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Re: Suspend button

From: mda
Keywords: ErrHandler
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Date: 04/16/02
Time: 18:49


Hi Doron,

Where you end up when you Suspend depends upon the type of error handling scenario.  I make the distinction between "anticipated" and "unanticipated" errors.

Anticipated errors are those where you have deliberately surrounded a section of code with error trapping logic, using the ehp_traperrors flag, as is done in the demo form when you Run a sample command line.  In these cases the error is reported after the error event has actually been quietly "handled" by capturing and retaining error info.  If you suspend at this point, you don't see the line where the error occurred because it's no longer on the stack by the time the error is reported.

Unanticipated errors are those detected while ehp_traperrors = .F., i.e. where there is no explicit error-checking method code.  When such errors occur in a method belonging to an ErrHandler-based object, I call them "exceptional" errors.  When these errors are caught by the ON ERROR handler associated with an ErrHandler-based object (i.e. based on ErrHForm), I call them "abnormal" errors.  In either case, these unanticipated errors are reported by the generic error handler, so a Suspend will indeed allow you to go directly to the program line where the error occurred, further down the stack.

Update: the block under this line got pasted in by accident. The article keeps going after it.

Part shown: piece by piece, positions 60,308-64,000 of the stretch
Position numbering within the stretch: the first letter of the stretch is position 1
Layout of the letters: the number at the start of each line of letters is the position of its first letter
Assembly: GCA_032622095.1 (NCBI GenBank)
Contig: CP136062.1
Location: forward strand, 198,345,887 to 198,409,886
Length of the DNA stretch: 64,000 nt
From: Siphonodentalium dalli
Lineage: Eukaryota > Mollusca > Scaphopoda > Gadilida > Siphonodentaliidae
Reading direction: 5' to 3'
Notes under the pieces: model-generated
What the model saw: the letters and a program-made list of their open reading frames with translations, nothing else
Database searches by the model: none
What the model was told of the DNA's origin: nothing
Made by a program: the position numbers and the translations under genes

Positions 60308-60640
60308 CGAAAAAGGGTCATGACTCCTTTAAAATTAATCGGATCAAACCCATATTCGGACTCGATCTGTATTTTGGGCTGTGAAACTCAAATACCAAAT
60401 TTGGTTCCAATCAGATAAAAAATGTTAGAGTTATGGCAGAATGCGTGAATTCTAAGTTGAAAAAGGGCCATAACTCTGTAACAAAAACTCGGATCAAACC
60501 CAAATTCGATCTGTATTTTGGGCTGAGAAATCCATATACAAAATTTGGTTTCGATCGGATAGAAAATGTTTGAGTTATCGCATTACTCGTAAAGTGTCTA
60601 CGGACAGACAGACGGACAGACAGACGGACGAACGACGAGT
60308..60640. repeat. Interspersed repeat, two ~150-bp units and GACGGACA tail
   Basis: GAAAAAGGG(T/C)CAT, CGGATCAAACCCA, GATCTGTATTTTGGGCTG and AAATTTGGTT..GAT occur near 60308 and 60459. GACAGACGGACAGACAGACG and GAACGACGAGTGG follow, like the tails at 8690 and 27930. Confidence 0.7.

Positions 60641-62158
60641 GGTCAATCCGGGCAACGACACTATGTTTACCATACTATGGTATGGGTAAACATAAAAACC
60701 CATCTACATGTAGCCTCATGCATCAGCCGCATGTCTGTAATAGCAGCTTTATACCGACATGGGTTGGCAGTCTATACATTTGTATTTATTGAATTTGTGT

Also note that if you want to be able to Suspend during the otherwise quiet handling of an "anticipated" error, you can enable a piece of diagnostic tracing logic in the generic error handler code.  To do this, you should set ehp_tracelevel to a non-zero multiple of 2 (see the macro named ERRH_TRACE_ERRHERR in errhandl.h).  If you've also set ehp_diagmode = .T., this will bring up the diagnostic message dialog, allowing you to Suspend while the line that triggered the error is still on the stack.

To see examples of these situations, run the errhdemo application and try out the following:

  1. check the Diag Mode checkbox, to enable use of the diagnostic message dialog
  2. enter an invalid command line and click Run
    This illustrates the "anticipated" error case.  Click on Suspend, and then Debug.  You'll see that method errhdemo.errhcm_run is already beyond the &cmd line where the error actually occurred.  Resume and click OK to return back to the demo form.
  3. now set Trace Level to 2 and Run the invalid command line again
    This time, you'll get a tracing message that says "The Error event trapped an anticipated error."  If you Suspend and Debug at this point, you'll see that you are halted beneath the execution of the &cmd line, i.e. with the line where the error occurred still on the stack.  If you then Resume and click OK, you'll continue to the point where the error is normally reported, bringing up the dialog a second time.
  4. reset the Trace Level to 0 and click on the demo form's Error Test1 button
    This triggers an "exceptional" error, on an invalid assignment statement deliberately placed in method ErrHDemo.ERRHCM_TestError.  Use Suspend and Debug to see where you are.  (The additional logic in this method is for the purpose of testing optional tracing and various ways of continuing, i.e. OK, Retry, or Abort).
  5. now try the demo form's Error Test2 button
    This triggers an "abnormal" error.  If you Suspend and Debug at this point, you'll see that an ON ERROR handler was used to catch an error (bogus assignment statement) in  The reason this triggered an ON ERROR instead of an Error event is that only methods of the ErrHandler-based object trigger its Error event.


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